Music for Sunday – Beautiful Recital by Vladimir Horowitz
Biography of a great musician: Vladimir Horowitz was born in Kiev, Ukraine. He was the youngest of four children. His mother was a pianist and gave him lessons. He then entered a conservatory of music in Kiev, being taught by Vladimir Puchalsky. He finally began to tour in Russia where he was often paid with food rather than money because of economic hard times. His family lost all their possessions in the Russian Revolution.
His decision to go to the West came in 1925. His intension was to study with Arthur Schnabel. He had no desire to return to his homeland, so he put American dollars and British pound notes in his shoes to pay his way.
In 1925, Horowitz made his first appearance outside his country in Berlin. Later, he played in Paris, London, and New York, where he gave his first debut in Carnegie Hall.
Horowitz, who was Jewish, married Wanda who was Catholic. Wanda knew no Russian and Horowitz knew very little Italian…therefore, they spoke French. Tragedy touched their lives when their child, Sonia, died of a drug overdose.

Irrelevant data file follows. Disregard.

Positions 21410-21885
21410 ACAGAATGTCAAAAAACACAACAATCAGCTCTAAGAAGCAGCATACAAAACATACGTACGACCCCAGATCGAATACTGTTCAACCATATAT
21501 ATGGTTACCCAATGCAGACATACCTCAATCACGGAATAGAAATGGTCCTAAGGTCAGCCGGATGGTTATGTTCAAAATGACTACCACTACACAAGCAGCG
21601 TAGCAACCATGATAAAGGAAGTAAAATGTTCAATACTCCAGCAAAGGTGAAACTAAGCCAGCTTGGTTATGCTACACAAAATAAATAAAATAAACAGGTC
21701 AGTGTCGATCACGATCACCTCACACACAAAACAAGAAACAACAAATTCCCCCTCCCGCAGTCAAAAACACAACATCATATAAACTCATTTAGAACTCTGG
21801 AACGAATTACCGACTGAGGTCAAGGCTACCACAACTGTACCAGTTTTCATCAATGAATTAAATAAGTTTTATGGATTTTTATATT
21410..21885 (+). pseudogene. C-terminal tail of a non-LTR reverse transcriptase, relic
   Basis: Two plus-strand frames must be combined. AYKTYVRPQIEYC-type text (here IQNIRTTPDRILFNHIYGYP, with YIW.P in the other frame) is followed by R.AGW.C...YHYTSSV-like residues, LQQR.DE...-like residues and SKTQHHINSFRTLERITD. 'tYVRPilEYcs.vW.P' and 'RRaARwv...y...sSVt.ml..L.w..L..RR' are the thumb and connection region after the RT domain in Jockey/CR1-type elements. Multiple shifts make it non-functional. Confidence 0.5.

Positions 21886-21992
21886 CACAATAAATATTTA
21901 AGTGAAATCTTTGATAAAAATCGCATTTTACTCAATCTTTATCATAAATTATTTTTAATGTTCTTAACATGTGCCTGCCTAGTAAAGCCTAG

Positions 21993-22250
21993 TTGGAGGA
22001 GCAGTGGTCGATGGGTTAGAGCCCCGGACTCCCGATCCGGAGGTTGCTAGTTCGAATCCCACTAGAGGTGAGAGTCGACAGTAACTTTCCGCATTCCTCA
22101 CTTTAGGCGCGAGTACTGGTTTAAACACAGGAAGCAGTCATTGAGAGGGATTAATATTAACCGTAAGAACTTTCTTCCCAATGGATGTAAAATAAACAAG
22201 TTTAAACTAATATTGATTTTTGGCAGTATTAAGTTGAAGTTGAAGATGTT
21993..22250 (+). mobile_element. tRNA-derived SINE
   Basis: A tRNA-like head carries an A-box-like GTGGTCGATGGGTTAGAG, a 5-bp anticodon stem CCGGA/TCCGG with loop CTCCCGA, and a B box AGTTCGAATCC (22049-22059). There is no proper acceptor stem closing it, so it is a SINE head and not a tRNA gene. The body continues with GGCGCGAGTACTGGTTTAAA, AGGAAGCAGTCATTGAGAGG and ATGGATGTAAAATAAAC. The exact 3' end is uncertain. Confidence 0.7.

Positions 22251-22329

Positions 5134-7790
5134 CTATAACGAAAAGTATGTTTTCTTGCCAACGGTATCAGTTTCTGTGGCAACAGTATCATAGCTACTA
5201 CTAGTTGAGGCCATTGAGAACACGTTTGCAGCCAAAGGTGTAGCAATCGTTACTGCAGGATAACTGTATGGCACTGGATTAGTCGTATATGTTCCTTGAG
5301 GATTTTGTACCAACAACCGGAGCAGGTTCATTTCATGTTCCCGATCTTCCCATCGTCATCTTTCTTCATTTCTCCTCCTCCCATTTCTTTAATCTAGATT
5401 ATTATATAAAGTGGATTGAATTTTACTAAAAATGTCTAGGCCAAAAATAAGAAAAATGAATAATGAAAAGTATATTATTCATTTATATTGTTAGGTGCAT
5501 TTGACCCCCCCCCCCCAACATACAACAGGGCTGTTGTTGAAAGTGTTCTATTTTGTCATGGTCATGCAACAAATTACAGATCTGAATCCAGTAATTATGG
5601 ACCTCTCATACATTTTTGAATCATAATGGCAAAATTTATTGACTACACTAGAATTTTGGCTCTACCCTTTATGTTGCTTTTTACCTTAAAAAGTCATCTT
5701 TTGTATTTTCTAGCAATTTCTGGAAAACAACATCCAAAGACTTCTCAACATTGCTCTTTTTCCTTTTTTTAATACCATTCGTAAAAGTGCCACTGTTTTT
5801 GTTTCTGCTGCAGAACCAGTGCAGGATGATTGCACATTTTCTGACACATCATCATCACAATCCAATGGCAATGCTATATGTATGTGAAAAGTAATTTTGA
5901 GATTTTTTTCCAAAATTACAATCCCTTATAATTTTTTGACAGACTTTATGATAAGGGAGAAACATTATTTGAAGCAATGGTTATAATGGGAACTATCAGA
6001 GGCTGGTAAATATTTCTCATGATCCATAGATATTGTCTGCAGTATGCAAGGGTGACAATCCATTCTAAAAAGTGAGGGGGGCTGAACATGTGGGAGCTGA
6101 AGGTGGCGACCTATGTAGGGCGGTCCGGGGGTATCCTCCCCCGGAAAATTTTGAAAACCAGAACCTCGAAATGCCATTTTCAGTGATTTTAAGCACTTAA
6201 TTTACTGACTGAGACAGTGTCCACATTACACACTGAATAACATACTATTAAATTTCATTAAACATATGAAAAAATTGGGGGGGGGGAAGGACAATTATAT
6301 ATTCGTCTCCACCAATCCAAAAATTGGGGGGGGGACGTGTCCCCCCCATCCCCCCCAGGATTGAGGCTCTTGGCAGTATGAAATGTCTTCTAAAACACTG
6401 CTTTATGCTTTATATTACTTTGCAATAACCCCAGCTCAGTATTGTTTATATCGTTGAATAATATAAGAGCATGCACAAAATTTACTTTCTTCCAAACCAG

He sought medical help for depression and seemed to have difficulty with alcohol. One Japanese critic commented that Horowitz was ” a precious antique vase that is cracked.” He stopped playing in public for about two years. In 1986, he recovered from his dependency and returned to his life in concert.
For the first time since 1925, Horowitz returned to the Soviet Union to play. The concerts were as much political as musical and no tickets were sold to the general public…only the Soviet elite. Moscow Conservatory students protested, causing quite a disruption which was caught on TV.
President Reagan presented him with the highest civilian honor, the Presidential Medal of Freedom. After this, he continued to record his music until he died of a heart attack at the age of 86 in New York. Horowitz is buried in the Toscanini family tomb in Milan, Italy.
Enjoy your Sunday and the beginning of Fall.
A wonderful letter written by an admirer of Vladimir Horowitz..telling of the hours that he spent waiting in the cold of New York City to buy a ticket to hear the beautiful music of this genius. (Thank you, Robert, for your comment to Boyer Writes and this link:letter.html )